5. Relevancy of Social Justice

Recently I have been reflecting upon what I think is relevant for humanity in the area of justice and I have come to this thought. Today there are so many social justice issues on the table that should be address; one could hardly know where to start. Rev. John Schramm and Rev. Dan Erlander give us a strong foundation to which we can build on, Mother Teresa of Calcutta and the Rev. Nyer Urness of Seattle gave the world powerful examples on how to address the needs and concerns of the poor and disenfranchised of the inner city, and then there are the social justice concerns that surround those who live with developmental or psychological disabilities; they face many barriers within faith communities and because of the domestic violence laws they are often forced underground or disenfranchised from society.

So relevancy is a good starting point. However, what is relevant for one generation is not always so for another generation. In the metropolitan urban environments this can really play itself out. So listening and encouraging discussion is often the best means to gage what is currently relevant; through this process the more pressing social concerns become known and therefore addressed for that generation. With this said, the principle ethic of Christianity is to care for those who are less fortunate, such as the poor, the disenfranchised, and the disable. This goes far beyond food for the poor, fellowship for the disenfranchised, and inclusiveness for the disable; it means to be living examples of Christ and his teachings.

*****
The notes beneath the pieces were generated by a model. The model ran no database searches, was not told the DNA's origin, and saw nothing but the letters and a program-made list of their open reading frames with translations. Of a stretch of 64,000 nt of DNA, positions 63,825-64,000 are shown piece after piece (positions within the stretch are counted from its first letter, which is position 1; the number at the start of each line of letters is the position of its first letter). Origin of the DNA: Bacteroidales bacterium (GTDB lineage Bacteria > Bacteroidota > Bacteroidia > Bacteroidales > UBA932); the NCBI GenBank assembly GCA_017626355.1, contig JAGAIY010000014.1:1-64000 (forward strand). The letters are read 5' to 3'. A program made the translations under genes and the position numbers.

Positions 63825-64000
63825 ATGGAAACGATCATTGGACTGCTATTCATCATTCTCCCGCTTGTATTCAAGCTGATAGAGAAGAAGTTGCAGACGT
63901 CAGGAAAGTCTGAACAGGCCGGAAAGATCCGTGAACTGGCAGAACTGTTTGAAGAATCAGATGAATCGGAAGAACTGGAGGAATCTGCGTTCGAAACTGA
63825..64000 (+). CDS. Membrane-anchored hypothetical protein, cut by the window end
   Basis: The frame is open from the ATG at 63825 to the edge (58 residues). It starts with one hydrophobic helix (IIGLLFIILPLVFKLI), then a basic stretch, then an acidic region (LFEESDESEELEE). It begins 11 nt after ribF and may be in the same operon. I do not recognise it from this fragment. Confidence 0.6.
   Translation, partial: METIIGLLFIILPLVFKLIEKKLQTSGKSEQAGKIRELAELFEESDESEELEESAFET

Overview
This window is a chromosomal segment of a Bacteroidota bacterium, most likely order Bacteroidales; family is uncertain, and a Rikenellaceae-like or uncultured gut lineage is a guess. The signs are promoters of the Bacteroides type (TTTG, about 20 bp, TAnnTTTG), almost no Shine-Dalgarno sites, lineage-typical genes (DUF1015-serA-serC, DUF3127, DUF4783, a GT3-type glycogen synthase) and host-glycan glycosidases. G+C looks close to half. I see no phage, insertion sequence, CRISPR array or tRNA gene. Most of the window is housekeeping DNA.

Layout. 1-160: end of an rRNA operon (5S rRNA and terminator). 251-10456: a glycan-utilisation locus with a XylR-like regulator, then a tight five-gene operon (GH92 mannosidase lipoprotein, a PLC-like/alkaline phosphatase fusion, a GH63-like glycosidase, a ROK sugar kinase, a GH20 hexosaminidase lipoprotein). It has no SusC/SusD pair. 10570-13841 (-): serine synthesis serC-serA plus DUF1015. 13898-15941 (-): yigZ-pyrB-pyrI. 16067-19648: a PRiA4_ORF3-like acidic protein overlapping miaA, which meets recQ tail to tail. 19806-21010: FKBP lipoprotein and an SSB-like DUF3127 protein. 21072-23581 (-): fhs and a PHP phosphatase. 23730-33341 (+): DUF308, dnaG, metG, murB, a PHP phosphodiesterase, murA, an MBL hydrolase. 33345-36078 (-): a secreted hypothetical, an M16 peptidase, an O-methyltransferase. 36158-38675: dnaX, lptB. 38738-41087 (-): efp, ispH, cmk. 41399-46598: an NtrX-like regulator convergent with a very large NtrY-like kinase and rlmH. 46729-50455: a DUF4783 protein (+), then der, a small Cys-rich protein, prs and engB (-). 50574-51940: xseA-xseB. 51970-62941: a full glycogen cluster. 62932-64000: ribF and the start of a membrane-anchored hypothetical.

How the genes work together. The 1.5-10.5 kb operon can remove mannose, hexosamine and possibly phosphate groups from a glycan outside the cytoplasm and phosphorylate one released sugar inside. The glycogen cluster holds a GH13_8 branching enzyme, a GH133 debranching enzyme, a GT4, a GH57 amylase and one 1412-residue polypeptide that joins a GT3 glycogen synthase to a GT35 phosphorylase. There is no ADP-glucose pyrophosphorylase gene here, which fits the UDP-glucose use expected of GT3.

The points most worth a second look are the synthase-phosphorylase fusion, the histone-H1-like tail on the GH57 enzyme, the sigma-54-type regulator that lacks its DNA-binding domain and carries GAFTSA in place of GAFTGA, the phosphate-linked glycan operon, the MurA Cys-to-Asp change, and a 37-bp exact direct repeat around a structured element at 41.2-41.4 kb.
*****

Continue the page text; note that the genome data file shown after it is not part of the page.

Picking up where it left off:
As Christ is the central point in worship, the teachings of Christ are to be at the center of our lives. As the presence of Christ is the central point in the Great Thanksgiving that is offered, the presence of Christ is to be evident in our offerings to humanity. Saint Francis and Mother Teresa did not think about doing things, they simply did things. Christianity should not be a religion that favors safe harbors, but instead engaged in the good, the bad, and the ugly of life and humanity; just like Jesus of Nazareth was, even unto the giving of his life for others. As the chalice of Christ is unconditional love for humanity, we are to pour ourselves out for the sake and benefit of humankind. This is out ethical position – unconditional love for humanity and unconditional trust in God. What does LORD require of you? To act justly, to love mercy, and to walk humbly with your God. Micah 6:8 May the peace and compassion of the Spirit of God bless you always.

Written by Dave Pflueger April 4, 2012 © copyrighted Pflueger

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